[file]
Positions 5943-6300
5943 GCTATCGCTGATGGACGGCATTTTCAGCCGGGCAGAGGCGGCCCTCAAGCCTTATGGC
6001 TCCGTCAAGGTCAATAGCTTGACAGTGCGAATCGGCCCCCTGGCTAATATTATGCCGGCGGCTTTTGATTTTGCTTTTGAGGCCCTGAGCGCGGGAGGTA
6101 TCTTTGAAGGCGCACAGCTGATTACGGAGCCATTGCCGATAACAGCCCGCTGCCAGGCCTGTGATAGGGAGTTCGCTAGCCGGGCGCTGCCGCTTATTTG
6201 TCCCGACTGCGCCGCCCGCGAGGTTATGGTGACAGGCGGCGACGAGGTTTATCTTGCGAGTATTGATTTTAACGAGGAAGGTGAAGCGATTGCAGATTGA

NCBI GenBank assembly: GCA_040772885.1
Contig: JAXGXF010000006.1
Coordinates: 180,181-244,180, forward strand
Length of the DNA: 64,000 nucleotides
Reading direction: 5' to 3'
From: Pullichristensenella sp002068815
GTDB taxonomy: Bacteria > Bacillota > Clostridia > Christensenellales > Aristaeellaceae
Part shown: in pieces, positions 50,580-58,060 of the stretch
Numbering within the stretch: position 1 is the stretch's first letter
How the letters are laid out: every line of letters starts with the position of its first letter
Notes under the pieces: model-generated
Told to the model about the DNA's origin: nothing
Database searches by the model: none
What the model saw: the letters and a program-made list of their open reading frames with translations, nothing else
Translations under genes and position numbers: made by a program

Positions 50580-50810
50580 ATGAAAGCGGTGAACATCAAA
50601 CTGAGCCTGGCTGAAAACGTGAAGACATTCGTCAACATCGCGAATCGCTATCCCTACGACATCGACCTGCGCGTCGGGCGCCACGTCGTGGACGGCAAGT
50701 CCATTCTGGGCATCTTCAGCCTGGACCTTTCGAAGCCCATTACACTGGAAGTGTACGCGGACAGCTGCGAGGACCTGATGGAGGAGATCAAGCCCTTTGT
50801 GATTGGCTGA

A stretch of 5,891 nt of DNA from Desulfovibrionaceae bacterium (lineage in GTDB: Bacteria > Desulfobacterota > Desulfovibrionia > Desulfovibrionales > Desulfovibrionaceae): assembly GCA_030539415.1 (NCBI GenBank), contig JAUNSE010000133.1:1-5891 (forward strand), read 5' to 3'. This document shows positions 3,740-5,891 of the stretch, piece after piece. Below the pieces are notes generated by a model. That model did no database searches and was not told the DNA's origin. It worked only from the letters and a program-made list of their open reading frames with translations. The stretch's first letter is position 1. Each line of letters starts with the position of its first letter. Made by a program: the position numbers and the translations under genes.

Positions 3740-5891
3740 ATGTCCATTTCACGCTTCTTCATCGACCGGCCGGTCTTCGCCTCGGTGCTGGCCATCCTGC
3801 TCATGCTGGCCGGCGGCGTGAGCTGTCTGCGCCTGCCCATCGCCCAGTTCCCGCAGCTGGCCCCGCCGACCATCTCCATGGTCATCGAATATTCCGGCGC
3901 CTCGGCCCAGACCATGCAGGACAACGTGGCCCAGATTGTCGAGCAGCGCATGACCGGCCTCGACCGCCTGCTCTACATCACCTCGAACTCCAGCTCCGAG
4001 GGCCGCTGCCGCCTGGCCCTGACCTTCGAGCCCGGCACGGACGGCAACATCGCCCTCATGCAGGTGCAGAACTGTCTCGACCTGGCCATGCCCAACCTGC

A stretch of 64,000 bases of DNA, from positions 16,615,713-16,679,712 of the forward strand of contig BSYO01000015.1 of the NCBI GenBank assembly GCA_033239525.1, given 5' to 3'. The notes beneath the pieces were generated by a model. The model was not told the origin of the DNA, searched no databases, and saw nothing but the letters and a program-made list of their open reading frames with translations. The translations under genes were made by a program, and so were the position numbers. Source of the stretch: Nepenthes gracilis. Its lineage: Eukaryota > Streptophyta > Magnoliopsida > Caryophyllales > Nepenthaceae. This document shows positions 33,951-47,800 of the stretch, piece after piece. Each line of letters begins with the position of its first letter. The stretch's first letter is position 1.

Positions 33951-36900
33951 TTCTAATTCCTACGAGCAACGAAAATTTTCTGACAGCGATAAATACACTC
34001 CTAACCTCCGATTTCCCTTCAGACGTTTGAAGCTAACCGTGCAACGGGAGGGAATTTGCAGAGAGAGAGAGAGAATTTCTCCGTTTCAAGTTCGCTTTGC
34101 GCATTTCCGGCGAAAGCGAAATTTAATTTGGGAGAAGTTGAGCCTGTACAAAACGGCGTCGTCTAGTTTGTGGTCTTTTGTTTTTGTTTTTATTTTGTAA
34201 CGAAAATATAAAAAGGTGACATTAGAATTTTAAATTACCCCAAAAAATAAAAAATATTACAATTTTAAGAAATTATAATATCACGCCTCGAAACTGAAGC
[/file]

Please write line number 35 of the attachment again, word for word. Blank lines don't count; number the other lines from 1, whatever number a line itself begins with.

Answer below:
34001 CTAACCTCCGATTTCCCTTCAGACGTTTGAAGCTAACCGTGCAACGGGAGGGAATTTGCAGAGAGAGAGAGAGAATTTCTCCGTTTCAAGTTCGCTTTGC